Up the slow hill a squabble of children wanders

He lies, his eyes quarried by glittering fish, 
Staring through the green freezing sea-glass 
At the Northern Lights. 

(Charles Causley)

He is the Sparrow, the Friday lord.

I hoped to be the watcher on the rooftop,

but he was first. I’m flake of his fire,

leaf-tip on the world tree

A woman bribed her way in/ with a bucket of meat, and fed them like fledglings

God says, Let there be no light.

           Starlings think it night, celandines shut their petals.

trees in Westridge Wood stand frostily waiting.

(U A Fanthorpe)

Or you might find them in a prose text…like the start of Hilary Mantel’s “Bring up the bodies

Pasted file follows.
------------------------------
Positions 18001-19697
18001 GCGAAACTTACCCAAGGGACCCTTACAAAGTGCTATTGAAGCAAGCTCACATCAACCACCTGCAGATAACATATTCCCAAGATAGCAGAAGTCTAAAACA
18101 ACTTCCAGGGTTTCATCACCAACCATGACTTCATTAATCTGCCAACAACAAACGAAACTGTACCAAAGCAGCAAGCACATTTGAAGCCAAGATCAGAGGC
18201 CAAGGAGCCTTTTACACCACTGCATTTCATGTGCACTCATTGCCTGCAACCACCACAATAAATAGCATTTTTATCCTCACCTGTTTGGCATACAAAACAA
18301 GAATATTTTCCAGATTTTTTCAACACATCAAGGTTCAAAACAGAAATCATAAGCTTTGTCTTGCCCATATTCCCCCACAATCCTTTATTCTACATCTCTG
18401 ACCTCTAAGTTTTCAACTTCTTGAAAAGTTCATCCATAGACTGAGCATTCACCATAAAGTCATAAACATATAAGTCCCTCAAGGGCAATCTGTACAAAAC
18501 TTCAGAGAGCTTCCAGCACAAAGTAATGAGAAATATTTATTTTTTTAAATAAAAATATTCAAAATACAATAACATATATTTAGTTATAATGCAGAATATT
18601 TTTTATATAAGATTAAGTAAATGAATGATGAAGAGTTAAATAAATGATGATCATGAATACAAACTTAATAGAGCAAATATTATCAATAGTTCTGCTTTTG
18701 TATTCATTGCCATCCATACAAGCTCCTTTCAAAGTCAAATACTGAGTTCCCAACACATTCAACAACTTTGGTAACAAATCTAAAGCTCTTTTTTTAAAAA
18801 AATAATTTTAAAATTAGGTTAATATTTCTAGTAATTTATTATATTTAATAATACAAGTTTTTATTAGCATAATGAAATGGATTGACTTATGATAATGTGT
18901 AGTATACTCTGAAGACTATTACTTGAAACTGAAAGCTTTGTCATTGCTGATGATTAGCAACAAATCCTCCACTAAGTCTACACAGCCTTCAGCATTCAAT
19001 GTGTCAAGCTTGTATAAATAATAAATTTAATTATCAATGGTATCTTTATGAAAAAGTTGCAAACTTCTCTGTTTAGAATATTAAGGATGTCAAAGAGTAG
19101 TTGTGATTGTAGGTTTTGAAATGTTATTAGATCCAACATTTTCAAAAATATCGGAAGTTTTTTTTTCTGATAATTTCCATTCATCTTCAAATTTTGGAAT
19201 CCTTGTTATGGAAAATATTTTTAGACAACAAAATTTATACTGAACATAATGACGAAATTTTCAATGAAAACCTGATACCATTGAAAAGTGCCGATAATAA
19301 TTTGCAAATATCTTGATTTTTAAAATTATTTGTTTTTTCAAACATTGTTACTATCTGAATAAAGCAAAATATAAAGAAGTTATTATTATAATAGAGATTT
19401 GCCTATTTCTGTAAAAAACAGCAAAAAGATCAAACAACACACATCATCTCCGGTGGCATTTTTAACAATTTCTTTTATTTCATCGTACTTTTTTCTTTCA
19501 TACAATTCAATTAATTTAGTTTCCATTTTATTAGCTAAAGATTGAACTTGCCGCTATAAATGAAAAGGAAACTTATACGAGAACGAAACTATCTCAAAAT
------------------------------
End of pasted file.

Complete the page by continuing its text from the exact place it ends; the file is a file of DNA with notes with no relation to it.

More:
‘His children are falling from the sky’

Or in a nonfiction writer like Robert Macfarlane…these are from “The old ways

The cold like a wire in the nose.

Snow caused everything to exceed itself

starlings…feathers sleekly black as sheaves of photographic negatives

big gulls…monitoring us with lackadaisical, violent eyes

a dolphin….a sliding bump beneath the a tongue moving under a cheek

star patterns..the grandiose slosh of the Milky Way

gannets bursting up out of the sea…like white flowers unfurling…avian origami

(after a hard long hike)….feet puffy as rising dough


Here’s a treat. Before the poet Ian Parks understood the rules (mainly because he has no internet when the libraries are closed) he sent me this poem. I’ll post it again at the start of the online anthology after April 30. But you shouldn’t have to wait till then. And you won’t.